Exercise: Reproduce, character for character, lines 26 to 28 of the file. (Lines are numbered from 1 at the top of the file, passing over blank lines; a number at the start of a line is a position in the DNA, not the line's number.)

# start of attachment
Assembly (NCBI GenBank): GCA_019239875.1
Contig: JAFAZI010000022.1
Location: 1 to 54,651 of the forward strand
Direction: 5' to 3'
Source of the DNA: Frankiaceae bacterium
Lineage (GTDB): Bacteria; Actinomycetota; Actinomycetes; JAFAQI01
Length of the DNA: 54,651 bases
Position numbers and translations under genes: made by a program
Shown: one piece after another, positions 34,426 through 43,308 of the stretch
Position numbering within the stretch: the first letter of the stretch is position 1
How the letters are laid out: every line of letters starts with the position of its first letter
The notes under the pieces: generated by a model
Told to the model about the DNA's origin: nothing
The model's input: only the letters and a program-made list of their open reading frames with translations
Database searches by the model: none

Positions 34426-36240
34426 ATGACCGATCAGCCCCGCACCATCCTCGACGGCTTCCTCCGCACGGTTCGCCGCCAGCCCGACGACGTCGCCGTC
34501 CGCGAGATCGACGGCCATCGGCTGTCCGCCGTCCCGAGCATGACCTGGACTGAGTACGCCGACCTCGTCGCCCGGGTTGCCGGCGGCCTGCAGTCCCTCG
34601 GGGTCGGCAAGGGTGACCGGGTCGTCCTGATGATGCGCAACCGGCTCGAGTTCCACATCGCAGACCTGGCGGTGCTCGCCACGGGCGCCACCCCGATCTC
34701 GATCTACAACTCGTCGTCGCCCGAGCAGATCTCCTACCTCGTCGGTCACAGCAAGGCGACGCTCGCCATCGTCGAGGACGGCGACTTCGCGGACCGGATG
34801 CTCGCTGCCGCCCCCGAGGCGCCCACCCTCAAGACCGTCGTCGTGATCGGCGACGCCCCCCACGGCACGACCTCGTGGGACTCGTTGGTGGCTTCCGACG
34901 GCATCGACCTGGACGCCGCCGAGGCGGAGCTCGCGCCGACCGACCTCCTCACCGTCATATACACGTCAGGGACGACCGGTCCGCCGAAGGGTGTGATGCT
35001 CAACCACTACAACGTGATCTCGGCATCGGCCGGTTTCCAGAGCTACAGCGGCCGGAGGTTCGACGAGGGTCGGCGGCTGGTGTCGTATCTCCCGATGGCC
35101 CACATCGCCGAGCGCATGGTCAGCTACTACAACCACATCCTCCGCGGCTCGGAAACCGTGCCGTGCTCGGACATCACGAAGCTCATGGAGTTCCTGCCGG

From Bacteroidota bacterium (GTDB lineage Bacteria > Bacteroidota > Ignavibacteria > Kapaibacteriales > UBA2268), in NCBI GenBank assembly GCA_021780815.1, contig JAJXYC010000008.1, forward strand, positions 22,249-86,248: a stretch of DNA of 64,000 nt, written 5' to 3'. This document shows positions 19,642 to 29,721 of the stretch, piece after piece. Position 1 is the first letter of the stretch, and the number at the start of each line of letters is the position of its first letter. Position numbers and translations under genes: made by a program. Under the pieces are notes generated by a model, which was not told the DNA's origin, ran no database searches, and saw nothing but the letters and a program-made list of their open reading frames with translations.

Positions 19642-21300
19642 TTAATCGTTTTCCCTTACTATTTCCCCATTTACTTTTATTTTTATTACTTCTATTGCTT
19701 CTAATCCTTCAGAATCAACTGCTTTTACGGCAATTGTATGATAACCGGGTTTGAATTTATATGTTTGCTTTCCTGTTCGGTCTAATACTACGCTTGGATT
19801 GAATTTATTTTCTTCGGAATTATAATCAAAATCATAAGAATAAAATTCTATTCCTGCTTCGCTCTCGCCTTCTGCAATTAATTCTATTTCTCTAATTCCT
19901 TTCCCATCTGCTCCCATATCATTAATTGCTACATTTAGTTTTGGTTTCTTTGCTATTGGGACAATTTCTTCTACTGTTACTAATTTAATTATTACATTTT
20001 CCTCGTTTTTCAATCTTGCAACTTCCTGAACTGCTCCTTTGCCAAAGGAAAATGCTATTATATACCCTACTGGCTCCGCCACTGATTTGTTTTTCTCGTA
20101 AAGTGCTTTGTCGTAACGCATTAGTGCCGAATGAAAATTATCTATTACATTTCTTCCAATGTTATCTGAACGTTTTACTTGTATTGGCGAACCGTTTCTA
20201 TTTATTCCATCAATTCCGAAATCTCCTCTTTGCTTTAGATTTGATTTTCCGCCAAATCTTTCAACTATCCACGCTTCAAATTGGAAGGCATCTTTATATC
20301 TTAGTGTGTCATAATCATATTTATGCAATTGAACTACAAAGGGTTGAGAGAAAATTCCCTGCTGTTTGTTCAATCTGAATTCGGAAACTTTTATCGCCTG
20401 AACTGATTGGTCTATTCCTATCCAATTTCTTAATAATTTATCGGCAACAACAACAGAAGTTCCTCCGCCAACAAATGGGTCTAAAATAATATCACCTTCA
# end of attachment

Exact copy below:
Positions 19642-21300
19642 TTAATCGTTTTCCCTTACTATTTCCCCATTTACTTTTATTTTTATTACTTCTATTGCTT
19701 CTAATCCTTCAGAATCAACTGCTTTTACGGCAATTGTATGATAACCGGGTTTGAATTTATATGTTTGCTTTCCTGTTCGGTCTAATACTACGCTTGGATT